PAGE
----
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Regular U.S. release, but out of print as of 2003.

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Buy it... only if you are one of the few people who have seen the film and seek the original neoclassical music written by Joel McNeely.

Avoid it... even if you are a McNeely enthusiast, for Samantha is among his most mundane works.
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WRITTEN 3/15/97, REVISED 2/12/06
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Samantha: (Joel McNeely) Among the plethora of suburban family-related films of the late 1980's and early 1990's that attempted the delicate balance between insightful drama and wicked comedy, Samantha remains an anonymous entry. The heroine of the story discovers on her 21st birthday that she was left on the doorstep of her adopted parents' home as an infant. She had been the terror of the neighborhood all her life, enacting stunts that would drive any parent or neighbor insane, and she becomes worse after she makes her major discovery. The determined girl (the titular Samantha, of course) launches a search for her biological parents, and in unlikely circumstances, finally confronts them in an strangely bizarre scene. Relevant to film music fans is the fact that girl is phenom on the violin, and a young neighbor of hers is an aspiring cellist, allowing for several on-screen performance scenes that required classical source music to be applied. The problem with the overall equation is that the film, shot by first-time director Stephen La Rocque, couldn't decide whether it wanted to be a drama or a comedy, and thus treats its characters with the same awkward ambivalence as a Cohen Brothers film. The combination of classical music and composer Joel McNeely's score in the film didn't assist in this dilemma, with McNeely's bouncy, often comedic score interspersed between performances of well known classical pieces that run both straight and serious in tone. The score came at a relatively early point in McNeely's career, before he had really established himself in the 1990's, and during the time when many in the industry still considered him a possible future replacement for John Williams. Even two decades later, McNeely had yet to become a featured name in major Hollywood blockbusters, but he has more than proven his viability in a number of genres, including both drama and comedy.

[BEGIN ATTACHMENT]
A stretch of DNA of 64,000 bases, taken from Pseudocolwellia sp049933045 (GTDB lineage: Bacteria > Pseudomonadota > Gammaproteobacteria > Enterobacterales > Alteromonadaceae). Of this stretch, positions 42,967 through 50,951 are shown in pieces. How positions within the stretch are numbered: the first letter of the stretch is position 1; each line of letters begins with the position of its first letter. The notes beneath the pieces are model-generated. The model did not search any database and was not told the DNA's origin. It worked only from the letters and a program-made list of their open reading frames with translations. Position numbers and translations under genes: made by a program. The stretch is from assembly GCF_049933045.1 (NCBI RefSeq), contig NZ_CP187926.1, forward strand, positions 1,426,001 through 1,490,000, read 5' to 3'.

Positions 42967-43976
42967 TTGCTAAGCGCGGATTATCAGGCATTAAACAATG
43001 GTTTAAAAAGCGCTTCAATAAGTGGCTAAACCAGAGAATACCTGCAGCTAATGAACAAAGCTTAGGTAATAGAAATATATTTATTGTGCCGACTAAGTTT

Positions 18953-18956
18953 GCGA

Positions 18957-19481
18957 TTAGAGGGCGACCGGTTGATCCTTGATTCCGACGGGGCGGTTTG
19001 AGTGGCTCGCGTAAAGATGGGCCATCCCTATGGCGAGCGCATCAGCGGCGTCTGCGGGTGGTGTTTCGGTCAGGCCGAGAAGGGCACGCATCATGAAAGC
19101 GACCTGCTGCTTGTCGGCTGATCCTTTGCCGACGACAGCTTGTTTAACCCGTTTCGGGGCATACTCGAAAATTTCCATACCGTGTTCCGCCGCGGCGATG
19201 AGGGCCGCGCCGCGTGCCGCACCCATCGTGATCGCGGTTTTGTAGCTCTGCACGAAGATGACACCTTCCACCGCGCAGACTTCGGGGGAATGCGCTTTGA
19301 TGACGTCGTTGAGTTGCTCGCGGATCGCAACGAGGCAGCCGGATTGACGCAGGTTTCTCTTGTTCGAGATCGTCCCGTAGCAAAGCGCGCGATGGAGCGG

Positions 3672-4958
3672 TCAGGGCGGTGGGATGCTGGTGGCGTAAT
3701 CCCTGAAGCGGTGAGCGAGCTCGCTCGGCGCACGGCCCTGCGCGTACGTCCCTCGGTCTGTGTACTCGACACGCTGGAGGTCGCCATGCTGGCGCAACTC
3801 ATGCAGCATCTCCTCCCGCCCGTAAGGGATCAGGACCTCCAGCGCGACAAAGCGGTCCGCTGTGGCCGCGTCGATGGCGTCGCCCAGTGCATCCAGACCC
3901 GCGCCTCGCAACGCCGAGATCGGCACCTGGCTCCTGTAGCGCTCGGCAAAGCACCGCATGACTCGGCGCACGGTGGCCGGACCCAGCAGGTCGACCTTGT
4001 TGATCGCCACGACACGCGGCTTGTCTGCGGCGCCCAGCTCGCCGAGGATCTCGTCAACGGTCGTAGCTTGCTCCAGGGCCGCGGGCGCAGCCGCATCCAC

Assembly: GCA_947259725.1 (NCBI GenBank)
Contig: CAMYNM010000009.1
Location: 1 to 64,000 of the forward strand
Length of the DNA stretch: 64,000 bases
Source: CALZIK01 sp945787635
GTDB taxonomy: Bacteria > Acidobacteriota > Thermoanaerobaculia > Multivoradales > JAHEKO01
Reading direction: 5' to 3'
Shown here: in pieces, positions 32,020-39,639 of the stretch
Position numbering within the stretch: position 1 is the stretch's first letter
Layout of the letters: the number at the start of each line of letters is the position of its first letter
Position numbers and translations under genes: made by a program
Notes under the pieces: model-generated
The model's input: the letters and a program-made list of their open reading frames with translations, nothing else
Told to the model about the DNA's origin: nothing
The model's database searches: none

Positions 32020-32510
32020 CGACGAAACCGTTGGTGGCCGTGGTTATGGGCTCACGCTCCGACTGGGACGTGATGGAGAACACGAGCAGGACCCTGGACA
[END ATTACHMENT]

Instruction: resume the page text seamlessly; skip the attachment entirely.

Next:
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Average: 2.58 Stars
***** 9 5 Stars
**** 9 4 Stars
*** 12 3 Stars
** 13 2 Stars
* 20 1 Stars
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Track Listings Icon
Audio Samples   ▼
Total Time: 30:49
• 1. Samantha (3:59)
• 2. Samantha Submerged (1:45)
• 3. Video Nuisance (0:41)
• 4. Mrs. Schtumer's Fifth Symphony - Quartet (2:09)
• 5. A Very Special Gift (2:32)
• 6. "American" Quartet OP.96 - 1st Movement (Dvorak) (3:31)
• 7. Concerto for Flute and Harp - 2nd Movement (Mozart) (1:39)
• 8. Holy Water vs. 220 Volts (0:35)